Egypt’s brief experiment with democracy was crushed by internal and external forces alarmed by a populist Islamic government. With the backing of Israel, Saudi Arabia and others, a brutal military despotism took over and consolidated power, but it shouldn’t be called a government, says Lawrence Davidson.
Some of our special stories in April examined the expanding conflicts in the Middle East, the prospect of a peaceful nuclear agreement with Iran, and the ongoing crisis in Ukraine.
Urban rioting has a long history in the United States, often with one ethnic group turning on another. But modern history is more about oppressed racial communities lashing out at police brutality and government injustice, a phenomenon that requires a new national effort to resolve, writes Lawrence Davidson.
Neither the U.S. political system nor the mainstream media can come to grips with the new reality in the Middle East as the Saudi-Israeli alliance effectively sides with Al-Qaeda-connected jihadists and seeks to entangle the U.S. government on the Sunni side of an ancient conflict with Shiites, as Lawrence Davidson explains.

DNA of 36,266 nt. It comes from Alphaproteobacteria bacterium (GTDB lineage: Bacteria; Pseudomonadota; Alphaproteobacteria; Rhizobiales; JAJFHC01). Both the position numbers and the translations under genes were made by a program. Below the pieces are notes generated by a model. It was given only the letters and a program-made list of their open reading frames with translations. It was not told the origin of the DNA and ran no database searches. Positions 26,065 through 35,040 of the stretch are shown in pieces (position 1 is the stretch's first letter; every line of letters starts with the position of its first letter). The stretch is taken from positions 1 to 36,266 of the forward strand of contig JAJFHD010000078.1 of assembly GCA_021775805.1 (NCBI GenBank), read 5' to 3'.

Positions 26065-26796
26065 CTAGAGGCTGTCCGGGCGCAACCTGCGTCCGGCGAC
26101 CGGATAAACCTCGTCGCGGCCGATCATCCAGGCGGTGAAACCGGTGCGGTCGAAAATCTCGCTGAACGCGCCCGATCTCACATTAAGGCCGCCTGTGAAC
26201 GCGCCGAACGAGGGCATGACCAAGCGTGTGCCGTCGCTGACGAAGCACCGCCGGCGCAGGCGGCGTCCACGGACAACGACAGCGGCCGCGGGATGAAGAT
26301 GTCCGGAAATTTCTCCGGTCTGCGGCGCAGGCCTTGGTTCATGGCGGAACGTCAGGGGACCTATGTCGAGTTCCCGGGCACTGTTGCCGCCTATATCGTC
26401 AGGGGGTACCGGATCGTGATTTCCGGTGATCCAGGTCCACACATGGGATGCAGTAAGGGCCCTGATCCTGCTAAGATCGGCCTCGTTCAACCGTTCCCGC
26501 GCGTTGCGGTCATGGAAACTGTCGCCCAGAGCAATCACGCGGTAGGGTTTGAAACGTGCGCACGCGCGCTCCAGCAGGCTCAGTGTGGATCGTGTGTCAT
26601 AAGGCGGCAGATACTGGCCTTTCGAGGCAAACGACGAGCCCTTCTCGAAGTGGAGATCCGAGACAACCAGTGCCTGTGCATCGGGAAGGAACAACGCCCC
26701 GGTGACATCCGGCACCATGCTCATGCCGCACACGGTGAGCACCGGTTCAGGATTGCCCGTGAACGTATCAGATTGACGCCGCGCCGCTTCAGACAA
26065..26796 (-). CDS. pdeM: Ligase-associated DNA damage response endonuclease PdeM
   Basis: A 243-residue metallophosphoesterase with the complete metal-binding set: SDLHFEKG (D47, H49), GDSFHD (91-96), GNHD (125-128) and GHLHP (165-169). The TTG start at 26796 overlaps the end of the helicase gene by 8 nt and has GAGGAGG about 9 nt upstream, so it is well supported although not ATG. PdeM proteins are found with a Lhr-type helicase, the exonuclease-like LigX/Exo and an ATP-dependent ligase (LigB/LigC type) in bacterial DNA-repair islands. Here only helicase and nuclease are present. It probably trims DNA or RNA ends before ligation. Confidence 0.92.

Anyone who dares criticize Israel’s treatment of the Palestinians knows what to expect: accusations of being “anti-Israel” or “anti-Semitic.” In mainstream political and academic circles, the topic can be especially toxic as “pro-Israel” zealots go to great lengths to block even a debate, writes Lawrence Davidson.
The American people, who still want to stop Al-Qaeda and the Islamic State, are only dimly aware that longtime U.S. “allies” – Israel and Saudi Arabia – have shifted into an effective alliance with those Sunni jihadists as part of their regional war against Iran and Shiite Islam, as Lawrence Davidson explains.
Some of our special stories in March focused on the nuclear-war dangers implicit in the Ukraine crisis, Israeli Prime Minister Netanyahu’s U.S. intervention to kill talks on Iran’s nuclear program, the role of propaganda past and present, and the way the national-security state influences public debate.